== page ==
By Stephen Edelston Toulmin
Within the 17th century, a imaginative and prescient arose which was once to captivate the Western mind's eye for the following 300 years: the imaginative and prescient of Cosmopolis, a society as rationally ordered because the Newtonian view of nature. whereas fueling remarkable advances in all fields of human exercise, this imaginative and prescient perpetuated a hidden but chronic time table: the fable that human nature and society may be outfitted into distinct and plausible rational different types. Stephen Toulmin confronts that agenda—its illusions and its results for our current and destiny world.
"By displaying how varied the final 3 centuries might were if Montaigne, instead of Descartes, were taken as a kick off point, Toulmin is helping break the semblance that the Cartesian quest for walk in the park is intrinsic to the character of technological know-how or philosophy."—Richard M. Rorty, collage of Virginia
"[Toulmin] has now tackled possibly his such a lot formidable subject matter of all. . . . His objective is not anything lower than to put earlier than us an account of either the origins and the customers of our distinctively smooth international. through charting the evolution of modernity, he hopes to teach us what highbrow posture we should undertake as we confront the arrival millennium."—Quentin Skinner, big apple overview of Books
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Additional info for Cosmopolis: The Hidden Agenda of Modernity
Both sides of that relation claim our attention here. If we are to reach abalanced assessmentof the claims of Modernity, we must keep these nvo tasks in proportion. On the one hand, we can justly criticize 2Oth-century assumptions about Modernity, only if we take more seriously the actual historical facts about the origins of the modern period. On the orher hand, we can pose our historical questions about the period more exactly only ifwe make allowance for the special perspectives--even, the distortionsthat were imposed on the received view by the faulry historical and philosophical assumptions looked at in this first review.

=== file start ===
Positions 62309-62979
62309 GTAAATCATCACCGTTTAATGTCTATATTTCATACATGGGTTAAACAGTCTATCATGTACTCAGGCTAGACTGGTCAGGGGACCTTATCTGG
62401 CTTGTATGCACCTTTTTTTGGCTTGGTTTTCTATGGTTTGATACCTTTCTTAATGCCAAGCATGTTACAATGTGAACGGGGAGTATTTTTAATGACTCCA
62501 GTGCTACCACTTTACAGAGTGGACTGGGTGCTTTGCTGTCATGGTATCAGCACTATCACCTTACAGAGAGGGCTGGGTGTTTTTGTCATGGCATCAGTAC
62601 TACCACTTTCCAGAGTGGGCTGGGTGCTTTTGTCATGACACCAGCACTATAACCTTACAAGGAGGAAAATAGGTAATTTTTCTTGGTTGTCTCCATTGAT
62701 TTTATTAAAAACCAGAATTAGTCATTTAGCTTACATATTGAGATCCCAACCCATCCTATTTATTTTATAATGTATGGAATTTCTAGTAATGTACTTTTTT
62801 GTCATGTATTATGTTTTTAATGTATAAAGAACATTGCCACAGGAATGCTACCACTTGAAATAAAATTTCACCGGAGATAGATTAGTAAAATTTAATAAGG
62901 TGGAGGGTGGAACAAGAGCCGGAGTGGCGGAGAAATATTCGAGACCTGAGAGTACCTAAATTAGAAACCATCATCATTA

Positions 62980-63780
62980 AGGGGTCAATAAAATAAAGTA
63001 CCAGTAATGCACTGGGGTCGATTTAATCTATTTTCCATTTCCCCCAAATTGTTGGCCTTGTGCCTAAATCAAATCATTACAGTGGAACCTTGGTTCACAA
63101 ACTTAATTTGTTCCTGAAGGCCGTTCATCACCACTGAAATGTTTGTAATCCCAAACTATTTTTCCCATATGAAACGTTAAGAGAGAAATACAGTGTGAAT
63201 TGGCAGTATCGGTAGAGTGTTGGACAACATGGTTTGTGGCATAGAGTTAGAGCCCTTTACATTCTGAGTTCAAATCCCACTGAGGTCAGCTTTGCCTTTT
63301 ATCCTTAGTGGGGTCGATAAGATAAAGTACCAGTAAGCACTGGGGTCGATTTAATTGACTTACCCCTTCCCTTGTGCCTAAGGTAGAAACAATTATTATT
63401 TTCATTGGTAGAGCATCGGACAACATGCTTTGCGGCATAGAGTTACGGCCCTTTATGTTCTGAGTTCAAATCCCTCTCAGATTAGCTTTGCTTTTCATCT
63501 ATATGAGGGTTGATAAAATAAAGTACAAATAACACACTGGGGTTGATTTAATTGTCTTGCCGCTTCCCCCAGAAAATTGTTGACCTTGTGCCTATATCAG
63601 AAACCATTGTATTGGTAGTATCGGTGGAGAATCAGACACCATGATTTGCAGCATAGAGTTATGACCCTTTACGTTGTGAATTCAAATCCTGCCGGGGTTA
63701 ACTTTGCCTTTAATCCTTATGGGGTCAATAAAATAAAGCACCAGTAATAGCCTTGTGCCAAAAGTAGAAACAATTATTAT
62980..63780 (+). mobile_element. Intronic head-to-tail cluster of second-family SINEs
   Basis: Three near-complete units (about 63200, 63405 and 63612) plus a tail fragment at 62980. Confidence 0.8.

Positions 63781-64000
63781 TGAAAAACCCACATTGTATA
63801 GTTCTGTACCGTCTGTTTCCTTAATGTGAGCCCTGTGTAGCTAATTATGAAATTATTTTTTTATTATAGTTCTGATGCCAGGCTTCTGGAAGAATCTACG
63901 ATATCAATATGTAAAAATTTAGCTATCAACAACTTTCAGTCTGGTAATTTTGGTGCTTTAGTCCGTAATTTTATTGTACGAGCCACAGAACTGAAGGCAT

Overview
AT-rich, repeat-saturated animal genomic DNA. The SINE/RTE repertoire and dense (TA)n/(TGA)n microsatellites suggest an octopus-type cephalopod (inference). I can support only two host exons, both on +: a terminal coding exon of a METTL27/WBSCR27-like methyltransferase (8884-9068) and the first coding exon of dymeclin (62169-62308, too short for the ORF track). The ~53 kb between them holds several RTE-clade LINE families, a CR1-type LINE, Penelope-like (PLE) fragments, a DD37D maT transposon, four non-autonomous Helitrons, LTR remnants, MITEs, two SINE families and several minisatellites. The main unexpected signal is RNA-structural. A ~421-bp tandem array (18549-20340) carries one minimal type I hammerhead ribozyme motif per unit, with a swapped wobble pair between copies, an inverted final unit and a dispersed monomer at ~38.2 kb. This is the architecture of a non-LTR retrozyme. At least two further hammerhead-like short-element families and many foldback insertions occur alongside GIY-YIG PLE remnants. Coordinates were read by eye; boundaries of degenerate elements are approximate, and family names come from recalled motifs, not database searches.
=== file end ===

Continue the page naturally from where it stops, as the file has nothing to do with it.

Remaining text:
In this,he wasby no means WhatIs the ProblemAboutModernity? RobertBoyle,too, liked to think of his scientificwork as seruinga pious pulpose, by demonstratingGod's Action in Nature(this madehim, ashe said,a "Christianvirtuoso"),while GottfriedWilhelm Leibniz placedtheologicalconstraintson the patterns of explanationwithin physicsquite as stringent as any that a medieval theologianmight havedemanded. Here, by contrast,instead of assumingthat we know in advancewhat questions16th-or l7th-centurywriters sawas "rational" at the time, or what kinds of argumentscarriedweight with them then, we shall need evidenceof what wasinfact at stakein their inquiries.
Scontrastwith Montaignepasseswry commentson his own everyday Montaigne'sEssdts. But he does not bare or beat his breast, as though this habit required him publicly to confesshis Sins. Quite the reverse: his aim was to set aside pretense and attitudinizing, selfaggtandizementor ostentatiousself-reproach,and to provide an unvarnished picture of his experience of life, and attitudesof mind. By contrast,the l7th-centuryfoundersof modern scienceand philosophy had theological commitmentswhich shapedtheir whole enterprise.